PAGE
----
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When the Florida Appellate Courts Won’t Hear Your Family Law Case

gavel-money.jpgIt may sound surprising, but there are some instances when a party to a family law case in Florida may lose his right to have an appeal of his case even considered. That was the case recently for one Palm Beach County husband, when the 4th District Court of Appeal ordered a dismissal of his appeal of a contempt finding unless the husband achieved “substantial compliance” with the trial court’s support orders within 30 days.

The couple, Michel Whissell and Sheronne Whisell, sought a divorce in Palm Beach County. As part of that case, the trial court ordered the husband to make temporary support payments to the wife. The husband, however, did not make these support payments. On multiple occasions, the wife initiated contempt proceedings. Eventually, the husband racked up multiple contempt findings and a support arrearage in excess of $100,000.

The husband sought to appeal the most recent contempt finding, with the wife arguing that the appeals court should refuse even to consider the husband’s arguments because of his failure to make the court-ordered spousal support payments.

The appeals court agreed with the wife. Back in 1977, the Florida Supreme Court issued a ruling outlining the parameters under which appellate courts can refuse to hear appeals of noncompliant parties in family law cases. In that decision, the court stated that the appeals court may dismiss the appeal of a party in contempt, but it is not required to do so. If, however, the appeals court decides that it favors dismissal, it must, before throwing out the appeal, give the “disobedient” party a “period of grace,” or window of time prior to dismissal, to comply with the lower court’s order. If he does so, his appeal may proceed.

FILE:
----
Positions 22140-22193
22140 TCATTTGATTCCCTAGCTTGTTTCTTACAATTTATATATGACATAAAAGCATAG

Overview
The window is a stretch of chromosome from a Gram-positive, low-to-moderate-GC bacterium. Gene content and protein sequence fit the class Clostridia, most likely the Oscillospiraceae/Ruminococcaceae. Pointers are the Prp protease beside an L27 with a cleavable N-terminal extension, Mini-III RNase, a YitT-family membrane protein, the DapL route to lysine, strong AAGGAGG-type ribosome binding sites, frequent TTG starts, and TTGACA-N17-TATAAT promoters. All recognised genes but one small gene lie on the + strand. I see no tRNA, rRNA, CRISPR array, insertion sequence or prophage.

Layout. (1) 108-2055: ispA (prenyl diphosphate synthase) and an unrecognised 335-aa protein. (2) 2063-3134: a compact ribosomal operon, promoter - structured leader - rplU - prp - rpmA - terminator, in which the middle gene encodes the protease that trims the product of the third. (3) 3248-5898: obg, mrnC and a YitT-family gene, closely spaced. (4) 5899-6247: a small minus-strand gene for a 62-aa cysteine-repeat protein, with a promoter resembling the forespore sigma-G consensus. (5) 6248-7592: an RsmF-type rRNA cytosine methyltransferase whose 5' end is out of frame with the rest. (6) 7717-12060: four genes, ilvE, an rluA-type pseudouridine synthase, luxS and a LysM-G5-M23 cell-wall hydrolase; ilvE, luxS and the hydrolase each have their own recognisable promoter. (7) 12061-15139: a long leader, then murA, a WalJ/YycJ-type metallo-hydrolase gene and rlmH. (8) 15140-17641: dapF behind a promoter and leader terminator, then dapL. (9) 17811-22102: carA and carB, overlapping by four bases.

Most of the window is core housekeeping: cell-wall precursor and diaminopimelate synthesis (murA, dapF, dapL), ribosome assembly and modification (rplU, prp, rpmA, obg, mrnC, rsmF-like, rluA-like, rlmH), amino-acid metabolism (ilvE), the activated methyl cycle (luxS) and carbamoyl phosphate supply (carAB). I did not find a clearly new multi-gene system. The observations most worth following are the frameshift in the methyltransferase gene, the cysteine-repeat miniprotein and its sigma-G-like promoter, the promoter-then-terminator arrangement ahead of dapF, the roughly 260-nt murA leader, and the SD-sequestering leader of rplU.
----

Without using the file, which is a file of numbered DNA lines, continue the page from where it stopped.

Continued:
The rule changes, though, if the spouse launching the appeal has fled the state. That was the scenario in a 1987 Miami-Dade case, Rodriguez v. Rodriguez. In that contest, the father was more than $33,000 behind in child support and was facing six months in jail unless he paid a purge amount of at least $7,500. Instead of choosing any of the available options, the father absconded. In that circumstance, “a grace period is not necessary, and the dismissal may be immediate.”

In Whissell’s case, the husband had received “four findings of contempt and three writs of bodily attachment.” He’d already spent time in jail for his failure to pay the support, and he had only gotten out of jail by paying a small fraction of his arrearage and promising the trial judge he’d pay the rest (when, in fact, he made no more payments once leaving jail). As a result, the court gave the husband 30 days to pay enough of the arrearage for the trial judge to deem him in “substantial compliance,” or else his appeal would be dismissed.

In a divorce case, spousal support can be a highly significant element of the ultimate outcome. Whether you or your spouse is seeking support payments, it is very important to have experienced counsel on your side. Talk to the South Florida family law attorneys at Sandy T. Fox, P.A., where our hardworking attorneys can advise you on the law and your case, and give you the reliable representation you need.

Contact us online or by calling (800) 596-0579 to schedule a confidential consultation.

More blog posts:

Court Can’t Use Contempt Powers on Wife Who Didn’t Pay the Mortgage, Fort Lauderdale Divorce Lawyer Blog, Feb. 19, 2014
Contempt Proceedings and Florida Family Law Disputes, Fort Lauderdale Divorce Lawyer Blog, Jan. 28, 2014